|Due to the high cost of purchase and maintenance of the
Kiosk No. 2, the Post Office was asked to look into a cheaper alternative,
which was visually acceptable (most considered the Kiosk No. 1 to be an ugly
structure) to the Municipal Councils.
In 1929 the Kiosk No. 3 was introduced, again designed by Sir Giles Gilbert Scott (his fee was £52.10.0). This kiosk was intended for sites of special architectural importance, scenic localities and for general outdoor use in rural and urban areas. Only a few were installed in London.
The initial tender was for 1800. 600 were from The Croft Granite Co, 600 from Norwest Construction Co and 600 from D. G. Sommerville. The cost of each Kiosk, based on a purchase of 250, was approximately £22.13.4.
In August 1930 it was decided to adopt the No. 3 as standard for rural areas once the stock of No. 1' s had been exhausted. The unit cost at this point had dropped to £13.00. In six years the Post Office installed in the region of 12,000 K3 kiosks nationwide.
The actual design was very similar to the No. 2 kiosk but was made largely from concrete instead of cast iron. Only the window frames were painted red, with the rest of the kiosk being painted a stony grey colour.
This was the first Kiosk to use Aluminous Cement.
Coloured inside and outside treated with two coats of cream Snowcem (the colour was described as light Portland Stone) or one coat of stipple paint to window frame and its exterior surround painted in Red 539.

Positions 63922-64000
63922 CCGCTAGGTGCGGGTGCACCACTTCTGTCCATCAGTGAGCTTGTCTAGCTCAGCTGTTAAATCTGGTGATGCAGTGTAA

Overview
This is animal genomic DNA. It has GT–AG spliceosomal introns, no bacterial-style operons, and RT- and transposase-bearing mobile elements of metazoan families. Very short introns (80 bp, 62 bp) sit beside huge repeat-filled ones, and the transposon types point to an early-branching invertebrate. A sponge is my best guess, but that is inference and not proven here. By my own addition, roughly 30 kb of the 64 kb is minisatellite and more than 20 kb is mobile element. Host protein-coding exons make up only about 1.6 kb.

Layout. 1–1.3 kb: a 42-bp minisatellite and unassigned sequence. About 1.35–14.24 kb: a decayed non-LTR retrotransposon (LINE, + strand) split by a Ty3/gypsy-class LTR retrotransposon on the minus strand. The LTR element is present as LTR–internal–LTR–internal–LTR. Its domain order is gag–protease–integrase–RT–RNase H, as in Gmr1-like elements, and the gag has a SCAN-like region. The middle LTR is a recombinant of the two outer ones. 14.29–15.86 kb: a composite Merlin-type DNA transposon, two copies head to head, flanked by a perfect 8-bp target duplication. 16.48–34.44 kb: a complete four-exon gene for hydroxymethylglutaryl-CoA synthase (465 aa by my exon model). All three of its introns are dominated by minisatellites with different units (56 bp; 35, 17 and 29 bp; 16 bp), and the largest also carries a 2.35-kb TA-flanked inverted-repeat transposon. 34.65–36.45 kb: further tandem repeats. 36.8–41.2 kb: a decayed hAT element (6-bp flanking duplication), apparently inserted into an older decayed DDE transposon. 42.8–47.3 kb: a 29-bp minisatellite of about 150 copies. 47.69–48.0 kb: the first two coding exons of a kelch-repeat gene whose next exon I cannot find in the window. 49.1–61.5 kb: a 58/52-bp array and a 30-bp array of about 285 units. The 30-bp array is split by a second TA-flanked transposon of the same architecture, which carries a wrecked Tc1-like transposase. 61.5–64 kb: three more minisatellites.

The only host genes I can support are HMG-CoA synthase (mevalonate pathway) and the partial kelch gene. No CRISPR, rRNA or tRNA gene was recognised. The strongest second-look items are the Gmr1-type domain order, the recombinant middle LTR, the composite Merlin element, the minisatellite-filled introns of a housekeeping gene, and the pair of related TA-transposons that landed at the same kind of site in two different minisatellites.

Because concrete was a rather poor material for telephone box construction this was the last standard telephone box to employ its use.
The above is taken partly from BT archives
Rodney Marshall comments
The earlier references to Stone, indicating a sort of grey colour, are misleading. The 1971 Non Technical Maintenance Manual R1 states Snowcem Cream and is the colour everyone goes for as it obviously looks nice.
The answer is in a drawing 'Diagram E.C. 1347' of the earliest version the Mk234 where it states Clipsham Stone as the colour. Clipsham Stone is a light cream limestone building stone quarried in Rutland and Lincolnshire to this day.
It is interesting to note that Sir Gilbert Scott chose a non-standard colour and even the Post Office had problems in describing the colour. In 1928 the official line was that "the colour lies between Portland Stone and Clipsham quarry stone".
Kiosk No. 3 containing a Telephone No. 11 and Coin Collecting Box No.
Last revised: April 01, 2020